Police shoot at an ambulance in Myanmar (with an Italian bullet): health workers beat up

The wave of violence that is sweeping Myanmar, in the aftermath of the military coup, is not sparing ambulance workers: a bullet shattered the windscreen of an ambulance, and health workers, who were busy treating the wounded, were savagely beaten up

As we can see from the video footage, the officers shot out the windscreen of an ambulance and then beat up some of the ambulance workers, who were trying to help the injured on the street.

Ambulance hit by Italian bullet: media investigation in Myanmar

“An Italian bullet used in the Myanmar police assault on an ambulance’ is the title of a report published by the Irrawaddy newspaper, which is at the forefront of the story of the popular protests against the army coup, based on a journalistic reconstruction.

In the text, signed by researcher and arms trade expert Yeshua Moser-Puangsuwan, it is reported that the bullet was exploded on 3 March in the district of North Okkalapa, in the former capital Yangon.

As shown on CCTV, the officers fired shattering the windscreen of an ambulance, and then beat up some of the ambulance workers, who were busy helping injured people on the street.

The bullet, Irrawaddy reports, was manufactured by the Italian company Cheddite Srl.

In response to a request for comment from the newspaper, the company confirmed that it exports ammunition to several countries around the world but denied having made any sales to Myanmar.

The country has been subject to European sanctions, particularly concerning weapons and technologies that can also be used for internal repression, since at least 2000.

Together with 13 other diplomatic representations, the Italian embassy in Yangon condemned the coup of 1 February and called on the military now in power to “stop the violence against demonstrators and civilians who challenge the overthrow of their legitimate government”.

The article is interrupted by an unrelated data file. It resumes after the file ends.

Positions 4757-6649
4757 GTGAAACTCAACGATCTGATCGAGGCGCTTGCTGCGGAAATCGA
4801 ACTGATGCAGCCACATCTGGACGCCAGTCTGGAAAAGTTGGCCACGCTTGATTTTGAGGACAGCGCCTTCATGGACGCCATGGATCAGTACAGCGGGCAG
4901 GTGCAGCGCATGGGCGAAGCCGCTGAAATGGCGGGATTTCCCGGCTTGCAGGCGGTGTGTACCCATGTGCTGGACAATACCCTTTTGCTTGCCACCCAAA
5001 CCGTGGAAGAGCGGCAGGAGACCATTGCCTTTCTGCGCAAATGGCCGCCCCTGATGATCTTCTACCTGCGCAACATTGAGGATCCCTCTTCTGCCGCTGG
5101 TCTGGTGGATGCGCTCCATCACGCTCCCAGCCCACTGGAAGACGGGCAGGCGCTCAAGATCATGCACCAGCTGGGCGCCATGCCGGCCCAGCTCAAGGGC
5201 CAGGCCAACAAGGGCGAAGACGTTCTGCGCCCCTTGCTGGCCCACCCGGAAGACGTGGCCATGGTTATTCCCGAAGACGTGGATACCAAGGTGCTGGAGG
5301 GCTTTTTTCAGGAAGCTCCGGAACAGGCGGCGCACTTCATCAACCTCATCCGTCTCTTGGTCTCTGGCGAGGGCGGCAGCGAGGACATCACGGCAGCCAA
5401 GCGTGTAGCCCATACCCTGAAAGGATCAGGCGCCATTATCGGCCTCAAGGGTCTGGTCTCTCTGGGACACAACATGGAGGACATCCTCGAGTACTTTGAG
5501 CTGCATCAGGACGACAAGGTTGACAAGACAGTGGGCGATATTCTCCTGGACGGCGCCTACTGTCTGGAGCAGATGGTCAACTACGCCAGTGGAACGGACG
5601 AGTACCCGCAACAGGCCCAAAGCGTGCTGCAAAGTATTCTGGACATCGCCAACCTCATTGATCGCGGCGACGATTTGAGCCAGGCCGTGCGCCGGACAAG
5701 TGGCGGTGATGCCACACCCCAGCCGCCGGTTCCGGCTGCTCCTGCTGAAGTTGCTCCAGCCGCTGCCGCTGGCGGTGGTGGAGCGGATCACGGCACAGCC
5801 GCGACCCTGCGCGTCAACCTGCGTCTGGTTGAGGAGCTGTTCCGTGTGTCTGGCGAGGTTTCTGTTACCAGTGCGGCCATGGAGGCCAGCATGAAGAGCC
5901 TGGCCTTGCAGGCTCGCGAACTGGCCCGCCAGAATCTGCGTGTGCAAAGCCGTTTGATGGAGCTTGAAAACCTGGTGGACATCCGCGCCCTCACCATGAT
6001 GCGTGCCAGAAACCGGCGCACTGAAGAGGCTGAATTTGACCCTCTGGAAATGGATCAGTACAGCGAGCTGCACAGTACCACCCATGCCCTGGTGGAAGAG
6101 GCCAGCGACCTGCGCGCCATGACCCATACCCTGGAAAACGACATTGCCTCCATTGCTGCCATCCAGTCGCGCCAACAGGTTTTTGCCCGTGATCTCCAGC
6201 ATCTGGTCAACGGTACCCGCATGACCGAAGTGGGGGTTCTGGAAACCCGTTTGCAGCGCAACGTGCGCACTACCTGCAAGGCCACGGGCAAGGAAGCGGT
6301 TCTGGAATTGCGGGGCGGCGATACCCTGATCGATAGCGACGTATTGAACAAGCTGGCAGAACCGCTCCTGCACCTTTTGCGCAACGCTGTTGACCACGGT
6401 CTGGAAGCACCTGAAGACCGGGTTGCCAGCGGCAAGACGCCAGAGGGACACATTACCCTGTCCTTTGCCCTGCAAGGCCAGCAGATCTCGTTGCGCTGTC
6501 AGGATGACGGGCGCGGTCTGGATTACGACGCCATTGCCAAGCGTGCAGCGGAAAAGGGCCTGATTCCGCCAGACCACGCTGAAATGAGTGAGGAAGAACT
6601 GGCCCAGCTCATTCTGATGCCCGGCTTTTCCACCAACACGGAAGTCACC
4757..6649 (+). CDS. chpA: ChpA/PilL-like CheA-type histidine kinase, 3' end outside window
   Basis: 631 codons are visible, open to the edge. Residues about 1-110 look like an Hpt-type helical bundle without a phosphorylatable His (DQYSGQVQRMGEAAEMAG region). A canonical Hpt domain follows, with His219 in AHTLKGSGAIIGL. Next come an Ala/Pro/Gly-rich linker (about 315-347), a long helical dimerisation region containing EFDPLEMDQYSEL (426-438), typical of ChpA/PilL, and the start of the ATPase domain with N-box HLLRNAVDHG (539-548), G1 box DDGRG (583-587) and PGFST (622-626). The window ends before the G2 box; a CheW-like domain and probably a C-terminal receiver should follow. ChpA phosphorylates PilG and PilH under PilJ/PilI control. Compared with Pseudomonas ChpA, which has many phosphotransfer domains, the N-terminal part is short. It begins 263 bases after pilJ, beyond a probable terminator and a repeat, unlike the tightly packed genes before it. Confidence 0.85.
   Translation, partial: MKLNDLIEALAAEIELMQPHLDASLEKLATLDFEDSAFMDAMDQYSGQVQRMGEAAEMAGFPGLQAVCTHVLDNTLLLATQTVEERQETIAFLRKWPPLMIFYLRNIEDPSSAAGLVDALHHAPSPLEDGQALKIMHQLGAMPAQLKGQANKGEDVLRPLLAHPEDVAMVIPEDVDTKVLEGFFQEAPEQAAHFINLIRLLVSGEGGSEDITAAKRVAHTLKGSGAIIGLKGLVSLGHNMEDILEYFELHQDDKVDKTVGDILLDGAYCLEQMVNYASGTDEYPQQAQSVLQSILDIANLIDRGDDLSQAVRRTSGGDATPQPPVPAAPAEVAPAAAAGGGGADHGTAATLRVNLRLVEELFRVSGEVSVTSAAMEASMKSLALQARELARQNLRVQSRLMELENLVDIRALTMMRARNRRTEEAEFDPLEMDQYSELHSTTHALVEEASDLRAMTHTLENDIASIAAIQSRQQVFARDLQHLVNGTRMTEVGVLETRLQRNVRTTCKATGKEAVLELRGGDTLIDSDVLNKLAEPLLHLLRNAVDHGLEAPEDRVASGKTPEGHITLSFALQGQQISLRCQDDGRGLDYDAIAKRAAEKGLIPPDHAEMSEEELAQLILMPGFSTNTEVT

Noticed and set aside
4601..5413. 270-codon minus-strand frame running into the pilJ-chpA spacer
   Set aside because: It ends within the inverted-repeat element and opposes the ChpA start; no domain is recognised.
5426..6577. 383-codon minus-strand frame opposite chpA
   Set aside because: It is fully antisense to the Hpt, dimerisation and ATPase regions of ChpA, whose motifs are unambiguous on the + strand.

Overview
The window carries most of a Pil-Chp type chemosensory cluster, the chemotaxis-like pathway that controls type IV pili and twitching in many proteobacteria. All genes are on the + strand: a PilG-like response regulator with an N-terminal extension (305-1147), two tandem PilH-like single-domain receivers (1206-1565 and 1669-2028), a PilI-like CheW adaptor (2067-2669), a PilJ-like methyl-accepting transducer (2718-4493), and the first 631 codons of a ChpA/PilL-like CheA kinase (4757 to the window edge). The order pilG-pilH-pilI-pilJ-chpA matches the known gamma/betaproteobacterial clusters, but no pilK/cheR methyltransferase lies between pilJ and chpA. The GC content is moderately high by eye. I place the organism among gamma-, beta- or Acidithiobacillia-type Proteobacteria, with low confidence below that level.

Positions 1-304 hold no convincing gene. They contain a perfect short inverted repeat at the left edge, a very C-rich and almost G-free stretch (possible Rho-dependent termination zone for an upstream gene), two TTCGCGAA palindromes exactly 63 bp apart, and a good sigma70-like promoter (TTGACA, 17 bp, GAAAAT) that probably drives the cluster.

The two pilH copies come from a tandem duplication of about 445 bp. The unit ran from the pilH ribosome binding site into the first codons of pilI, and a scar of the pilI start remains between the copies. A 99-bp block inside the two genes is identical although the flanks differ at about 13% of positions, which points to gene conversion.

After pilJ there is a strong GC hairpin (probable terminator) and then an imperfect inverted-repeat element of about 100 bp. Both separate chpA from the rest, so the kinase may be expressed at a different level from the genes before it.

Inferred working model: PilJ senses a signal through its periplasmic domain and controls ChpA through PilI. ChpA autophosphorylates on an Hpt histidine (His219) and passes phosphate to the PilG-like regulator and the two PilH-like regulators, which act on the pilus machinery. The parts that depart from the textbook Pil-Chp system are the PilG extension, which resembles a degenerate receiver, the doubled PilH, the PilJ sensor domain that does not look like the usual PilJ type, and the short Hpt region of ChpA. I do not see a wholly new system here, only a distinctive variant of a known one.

According to Moser-Puangsuwan, the events of 3 March show the international community’s “dramatic inability to control the spread of arms and the human rights violations they allow”.

Founded in 1990 by Burmese exiles in Thailand, Irrawaddy is an independent publication.


Sources in Yangon stressed that it is difficult to trace weapons and ammunition, particularly because of the many possible triangulations.

“In essence, it is impossible to ascertain these types of routes,” was the first comment.

“Before landing here, the bullets may pass through several hands.

On 26 February, just a few weeks after the coup and the arrest of State Councillor Aung San Suu Kyi, winner of the Nobel Peace Prize, the UN General Assembly approved a series of documents calling for an embargo on all arms exports to Myanmar.

According to Unroca, a UN sales register, countries that have signed contracts with Yangon since 2000 include China, Russia, Serbia, and Ukraine.

However, according to Irrawaddy’s reconstruction, India has also sold Myanmar coastal reconnaissance aircraft.

On the other hand, there is no trace in the UN register of a missile launching system that Yangon is said to have purchased from North Korea.


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Agenzia Dire

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